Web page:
A night of cheese, a night to remember

November 18, 2001|By Rob Kasper

It was the night of 12 cheeses, a gathering in which the main fare was fromage, the aged offerings of cow, sheep and goat's milk. The cheese was spread on slices of crisp bread, served with glasses of red and white wine.

It was a cheese tasting held in Glen Burnie Town Center, where Anne Arundel Community College has recently opened kitchens and classrooms used by the college's Hospitality, Culinary Arts and Tourism Institute. I was among the handful of restaurateurs, college administrators and cheese heads who had gathered to be led by Jack Fromberg down the butterfat road.

Fromberg had come down from Baltimore where he had just opened a cheese shop and cafe at Calvert and Read streets. Fromberg's cheese operation includes a wholesale side known as The Great Cheese, and a retail cafe, Combalou, named after the limestone caves in France where Roquefort was discovered. He sells cheese by the pound, or for folks who want to sit down and eat, by the plate. Fromberg said he plans to age, or finish, cheeses in refrigerated sections of the building.

The building, at 818 North Calvert, once was used by The Sun to store newspaper vending devices, or racks. In other words, the building has gone from a newspaper "rack room" to a fromagerie. That, I think, is progress.

Fromberg, whose Dutch in-laws once ran a dairy farm in Israel, is a member of the American Cheese Society and has served as a judge at the group's annual gatherings. Like a teacher, Fromberg told us details of the 12 cheeses resting on our plates.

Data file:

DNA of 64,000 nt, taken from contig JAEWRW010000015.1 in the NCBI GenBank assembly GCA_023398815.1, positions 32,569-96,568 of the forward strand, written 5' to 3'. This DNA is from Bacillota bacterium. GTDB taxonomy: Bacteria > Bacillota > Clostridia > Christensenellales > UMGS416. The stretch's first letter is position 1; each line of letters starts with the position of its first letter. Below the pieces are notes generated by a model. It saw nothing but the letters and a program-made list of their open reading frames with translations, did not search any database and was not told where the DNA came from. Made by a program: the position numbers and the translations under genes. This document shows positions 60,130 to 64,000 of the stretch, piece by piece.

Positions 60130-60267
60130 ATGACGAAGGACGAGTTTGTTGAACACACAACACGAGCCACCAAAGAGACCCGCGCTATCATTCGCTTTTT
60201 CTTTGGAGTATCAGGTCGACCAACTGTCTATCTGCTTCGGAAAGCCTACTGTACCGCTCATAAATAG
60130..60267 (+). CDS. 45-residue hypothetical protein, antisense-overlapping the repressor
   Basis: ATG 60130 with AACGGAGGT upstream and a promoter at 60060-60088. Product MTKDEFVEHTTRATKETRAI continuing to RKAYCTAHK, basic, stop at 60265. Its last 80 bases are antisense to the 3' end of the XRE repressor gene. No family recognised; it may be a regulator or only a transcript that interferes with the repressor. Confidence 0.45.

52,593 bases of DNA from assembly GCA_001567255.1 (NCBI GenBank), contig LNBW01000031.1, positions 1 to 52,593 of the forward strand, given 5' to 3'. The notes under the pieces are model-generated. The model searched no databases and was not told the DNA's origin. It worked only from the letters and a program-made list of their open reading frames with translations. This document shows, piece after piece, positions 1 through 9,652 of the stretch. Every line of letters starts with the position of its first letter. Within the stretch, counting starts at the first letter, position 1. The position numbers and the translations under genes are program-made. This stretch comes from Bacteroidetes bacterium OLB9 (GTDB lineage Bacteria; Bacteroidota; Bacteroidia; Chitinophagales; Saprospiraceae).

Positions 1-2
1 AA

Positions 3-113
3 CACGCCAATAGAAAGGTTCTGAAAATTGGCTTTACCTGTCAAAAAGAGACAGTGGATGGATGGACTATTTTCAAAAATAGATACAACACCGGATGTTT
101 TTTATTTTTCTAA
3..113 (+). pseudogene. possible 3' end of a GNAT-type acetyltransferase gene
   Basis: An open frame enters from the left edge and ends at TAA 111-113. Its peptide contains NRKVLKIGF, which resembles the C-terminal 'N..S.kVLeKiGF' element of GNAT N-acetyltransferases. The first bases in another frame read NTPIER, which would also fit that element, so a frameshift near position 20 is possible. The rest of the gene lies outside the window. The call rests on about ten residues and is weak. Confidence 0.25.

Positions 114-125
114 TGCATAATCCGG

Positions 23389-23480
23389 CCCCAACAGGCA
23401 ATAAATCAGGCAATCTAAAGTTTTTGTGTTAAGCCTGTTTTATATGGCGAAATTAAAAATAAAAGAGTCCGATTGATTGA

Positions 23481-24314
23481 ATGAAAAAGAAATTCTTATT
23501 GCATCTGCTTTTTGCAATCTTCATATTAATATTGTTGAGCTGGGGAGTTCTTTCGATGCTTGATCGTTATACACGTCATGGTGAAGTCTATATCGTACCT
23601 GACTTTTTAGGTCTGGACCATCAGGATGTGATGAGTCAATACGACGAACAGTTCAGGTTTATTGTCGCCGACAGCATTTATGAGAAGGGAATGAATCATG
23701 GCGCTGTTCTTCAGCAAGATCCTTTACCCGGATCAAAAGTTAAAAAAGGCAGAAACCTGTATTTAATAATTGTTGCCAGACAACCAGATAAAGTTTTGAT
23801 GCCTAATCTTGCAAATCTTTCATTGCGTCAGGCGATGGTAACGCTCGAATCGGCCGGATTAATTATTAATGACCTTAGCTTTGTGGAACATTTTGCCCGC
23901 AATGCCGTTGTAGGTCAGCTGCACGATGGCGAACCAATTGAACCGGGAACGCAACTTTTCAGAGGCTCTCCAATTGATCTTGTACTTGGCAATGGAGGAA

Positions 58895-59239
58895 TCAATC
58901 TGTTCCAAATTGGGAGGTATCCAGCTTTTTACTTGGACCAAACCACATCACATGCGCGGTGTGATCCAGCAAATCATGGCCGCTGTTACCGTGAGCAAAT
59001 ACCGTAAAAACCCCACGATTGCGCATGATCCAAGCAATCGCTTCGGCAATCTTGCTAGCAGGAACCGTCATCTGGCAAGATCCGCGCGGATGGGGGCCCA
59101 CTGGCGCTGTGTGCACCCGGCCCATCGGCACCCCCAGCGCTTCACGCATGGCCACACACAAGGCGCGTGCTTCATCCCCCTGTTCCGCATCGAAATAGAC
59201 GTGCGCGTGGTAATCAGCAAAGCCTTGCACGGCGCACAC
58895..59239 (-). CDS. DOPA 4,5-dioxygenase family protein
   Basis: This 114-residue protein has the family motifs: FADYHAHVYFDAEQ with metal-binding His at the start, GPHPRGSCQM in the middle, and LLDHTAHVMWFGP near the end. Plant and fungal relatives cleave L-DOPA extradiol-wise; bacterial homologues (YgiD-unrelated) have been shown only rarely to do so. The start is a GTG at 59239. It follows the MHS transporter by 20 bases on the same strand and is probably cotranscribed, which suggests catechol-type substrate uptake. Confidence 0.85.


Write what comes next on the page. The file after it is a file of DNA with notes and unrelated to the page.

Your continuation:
He began with a kind and gentle cheese, an Urgelia, a Spanish cow's milk cheese with a washed rind; then followed that with a Petite Basques, a sheep's milk cheese that had sharper flavor notes. Then came the goats -- a mild cheese, Cavrion, from Mexico and a stunningly creamy cheese called Chaput, from Quebec. There were sighs of delight as the crowd savored the Chaput.

To demonstrate that Americans can make good cheese, Fromberg served an Old Chatham Camembert that came from a cheesemaker outside Albany, N.Y. It was remarkable stuff, a butterfat delight.

Representing French cheese was an Epoisses from Bourgogne, a soft, washed-rind cheese, that Fromberg said was "a favorite of Napoleon." Next from the Swiss Alps came an Emmenthal that, Fromberg explained, had been aged in caves, at various temperatures, for a total of 14 months. I was surprised that anything that had spent that much time in a cave could be so refined.

A Cheddar called Grafton Gold came from Vermont. It had been aged for 3 years and tasted leagues beyond any of the Cheddar "aging" in my fridge.

By the time we got to the Reggiano, the Italian cow's milk cheese with a nutty flavor that made me want to move to Italy, I was ready to put extra air in the car tires and roll home.

But there were three more cheeses to try. There was a Crutin from Italy -- a cheese made with cow's milk, goat's milk and bits of black truffle. One of the rules I live by is never turn down a truffle. Then came a smoked cheese, a San Simon from Spain, flavored with the smoke of birch wood. Closing out the evening was an intense Bingham Hill blue cheese. Fromberg said a couple who lives in Fort Collins, Colo., made this cheese. They were attorneys, he said, who had given up their law practice to pursue their love of cheese.

At one point in my life I would have doubted that story. But after experiencing the night of 12 cheeses, I began to understand that this was more than mere milk I was encountering. It was, as essayist Clifton Fadiman once wrote, milk's leap to immortality.

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